Gramsci and syndicalism
In a polemic against the syndicalists, Antonio Gramsci argued that the syndicalists were wrong in maintaining that unions were capable of being organs of workers’ revolution. He said this confused a marketing organization of labor within capitalism — the trade unions — with an organization for running production in a socialized economy — the workers councils. Because the function of a union is to affect the terms and conditions of the sale of labor to the employers, he argued, it is an organization specific to a capitalist society.
However, if we look at the actual functions of the Turin shop councils, as described in the Shop Stewards’ Program, we find that much of their actual function is the organization of the struggle with the employers over the “terms and conditions” of labor within capitalism. For example, the shop stewards were called upon to “exercize surveillance” over the enforcement of the existing labor contracts and “resolve disputes that may arise between the workforce and management.” In other words, the shop stewards movement was inevitably a shopfloor unionist force precisely because it expressed the desire of the workforce for a more effective organization in the struggles within the current capitalist system as well as expressing their aspirations for complete control. Since any mass workers movement of this sort arises initially within the capitalist system, this “dual” function seems inevitable.
Moreover, Gramsci’s real argument against the possibility of “revolutionary unionism” was based on the institutionalized, bureaucratic character of the official CGL trade unions. And, by the same token, his argument for the revolutionary potential of the shop councils, was not their complete non-involvement in present-day unionist struggles, but, rather, their independent, non-hierarchical character.
Gramsci sees that unions develop a top-down regime once they become institutionalized in bargaining with the employers because this enables the emergent leadership to ensure that the workforce does not violate its part of the bargain with management:
“[As it develops,] the union concentrates and generalizes its scope so that the power and discipline of the movement are focused in a central office. This office detaches itself from the masses it regiments, removing itself from the fickle eddy of moods and currents that are typical of the great tumultuous masses. The union thus acquires the ability to sign agreements and take on responsibilities, obliging the entrepreneur to accept a certain legality in his relations with the workers. This legality is conditional on the trust the entrepreneur has in the solvency of the union and its ability to ensure that the working masses respect their contractual obligations.”
But it is precisely this bureaucratic structure of institutionalized trade unionism that makes it impossible for it to be an instrument of revolution, since these structures exist to “perpetuate and universalize” the “industrial legality” developed in the accumulated compromises with the employers. The union “represents legality, and must aim to make it respected by its members.”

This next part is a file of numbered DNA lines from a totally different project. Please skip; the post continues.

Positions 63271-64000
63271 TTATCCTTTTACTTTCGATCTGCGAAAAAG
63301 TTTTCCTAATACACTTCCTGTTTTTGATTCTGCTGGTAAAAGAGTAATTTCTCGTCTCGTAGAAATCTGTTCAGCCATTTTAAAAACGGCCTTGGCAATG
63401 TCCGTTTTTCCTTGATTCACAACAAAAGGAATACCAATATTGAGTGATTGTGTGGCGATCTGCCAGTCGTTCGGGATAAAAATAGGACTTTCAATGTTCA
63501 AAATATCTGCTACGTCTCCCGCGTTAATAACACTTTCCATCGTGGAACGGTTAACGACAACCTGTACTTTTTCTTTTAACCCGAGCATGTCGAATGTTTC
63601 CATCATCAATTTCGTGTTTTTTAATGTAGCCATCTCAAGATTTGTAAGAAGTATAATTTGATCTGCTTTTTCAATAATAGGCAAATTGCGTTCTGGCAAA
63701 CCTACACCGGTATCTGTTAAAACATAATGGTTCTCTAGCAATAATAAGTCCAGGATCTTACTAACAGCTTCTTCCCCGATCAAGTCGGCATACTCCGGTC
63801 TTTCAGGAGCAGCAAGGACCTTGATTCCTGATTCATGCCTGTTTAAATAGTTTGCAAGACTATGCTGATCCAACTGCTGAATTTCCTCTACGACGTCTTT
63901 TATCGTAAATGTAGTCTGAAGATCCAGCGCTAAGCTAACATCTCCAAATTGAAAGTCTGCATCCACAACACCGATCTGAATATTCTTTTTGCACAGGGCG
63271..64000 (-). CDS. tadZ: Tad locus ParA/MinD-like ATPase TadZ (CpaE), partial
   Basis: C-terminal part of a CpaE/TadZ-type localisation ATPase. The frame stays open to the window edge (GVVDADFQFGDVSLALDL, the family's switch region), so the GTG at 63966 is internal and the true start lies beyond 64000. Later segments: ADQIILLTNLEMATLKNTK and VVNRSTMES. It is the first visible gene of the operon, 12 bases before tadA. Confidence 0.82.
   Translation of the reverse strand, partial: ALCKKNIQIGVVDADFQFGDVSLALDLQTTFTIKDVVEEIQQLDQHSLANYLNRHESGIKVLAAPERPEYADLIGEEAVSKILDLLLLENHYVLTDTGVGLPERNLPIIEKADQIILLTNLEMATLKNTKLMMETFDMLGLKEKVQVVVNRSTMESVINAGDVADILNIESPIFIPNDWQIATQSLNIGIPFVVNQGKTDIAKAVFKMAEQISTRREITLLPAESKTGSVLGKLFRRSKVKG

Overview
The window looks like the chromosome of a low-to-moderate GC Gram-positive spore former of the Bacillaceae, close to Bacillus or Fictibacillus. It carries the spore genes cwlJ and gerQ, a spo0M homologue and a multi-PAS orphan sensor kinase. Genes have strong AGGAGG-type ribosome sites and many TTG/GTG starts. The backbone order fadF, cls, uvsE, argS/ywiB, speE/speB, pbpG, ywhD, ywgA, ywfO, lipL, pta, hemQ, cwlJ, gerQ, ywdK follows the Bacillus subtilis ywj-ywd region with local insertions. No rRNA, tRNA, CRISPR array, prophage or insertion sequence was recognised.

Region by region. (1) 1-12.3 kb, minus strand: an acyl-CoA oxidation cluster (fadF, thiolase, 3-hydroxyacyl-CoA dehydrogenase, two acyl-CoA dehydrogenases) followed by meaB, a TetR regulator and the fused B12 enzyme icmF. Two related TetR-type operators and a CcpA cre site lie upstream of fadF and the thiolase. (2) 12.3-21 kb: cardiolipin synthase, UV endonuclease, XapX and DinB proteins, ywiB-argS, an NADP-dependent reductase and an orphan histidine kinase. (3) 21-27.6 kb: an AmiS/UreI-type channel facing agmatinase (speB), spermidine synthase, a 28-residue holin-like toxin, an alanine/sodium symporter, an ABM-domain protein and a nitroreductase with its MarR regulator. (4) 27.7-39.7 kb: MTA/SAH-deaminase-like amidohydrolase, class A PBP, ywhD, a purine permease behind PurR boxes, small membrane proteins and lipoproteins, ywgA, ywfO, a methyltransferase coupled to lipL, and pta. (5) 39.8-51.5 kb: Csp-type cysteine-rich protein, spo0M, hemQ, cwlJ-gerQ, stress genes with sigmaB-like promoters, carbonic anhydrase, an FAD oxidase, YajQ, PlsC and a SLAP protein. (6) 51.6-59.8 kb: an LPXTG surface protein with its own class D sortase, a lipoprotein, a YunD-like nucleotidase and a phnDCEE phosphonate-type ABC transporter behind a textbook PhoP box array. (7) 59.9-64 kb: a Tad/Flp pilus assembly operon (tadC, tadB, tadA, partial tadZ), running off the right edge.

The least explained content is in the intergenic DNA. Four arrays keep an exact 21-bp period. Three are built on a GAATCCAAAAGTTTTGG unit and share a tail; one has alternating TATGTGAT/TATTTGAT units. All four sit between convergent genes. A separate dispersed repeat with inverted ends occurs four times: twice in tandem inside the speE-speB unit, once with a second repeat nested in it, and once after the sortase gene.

On the other hand, the shop councils are seen as potentially revolutionary, according to Gramsci, precisely because they are not subject to a bureaucracy external to the workforce:
“The factory council is the negation of industrial legality. It tends at every moment to destroy it....By its revolutionary spontaneity, the factory council tends to unleash the class war at any moment; by its bureaucratic form, the trade union tends to prevent the class war ever being unleashed.”
But once we understand what Gramsci means by “union” — that is, institutionalized, bureaucratized trade unions — then we can see that anarcho-syndicalists would agree with Gramsci’s views on the limits of trade unions since they agree that the bureaucratized trade unions tend to constrain workers action within the limits of what is acceptable to the employing class. Such top-down structures are, thus, not capable of being organs of revolution.
However, anarcho-syndicalists would point out that when they advocate “revolutionary unionism,” they are using the term “union” in a different sense. There is another sense of the term “union,” referring to association of the workers themselves in opposition to the employers: the workers “in union” with each other. And, in this sense, the shop council movement was also a form of unionism. Moreover, Gramsci sometimes uses the word “union” in this other sense, as when he says that the Turin shop council movement is a form of “industrial unionism,” uniting the workforce across divisions of craft and ideology.
Moreover, if it is the non-bureaucratic, mass autonomous character of the Turin shop councils that gives them a revolutionary potential, as Gramsci had argued, then USI activists could argue that Gramsci must concede that the “unions” advocated by the anarcho-syndicalists have a revolutionary potential also since they have the same character and structure as the Turin shop councils.
One lesson of the Italian revolution of 1919–20 is that the supposed opposition between “councilism” and “syndicalism” is more myth than reality. The main body of Italian syndicalism — the USI — adopted the methods and organizational forms of the Turin shop council movement. At the same time, the anarcho-syndicalists in Turin were slow to build an USI organization there because the independent, democratic organization of the Turin councils and their orientation to direct action and workers control made them a living approximation of anarcho-syndicalist ideals.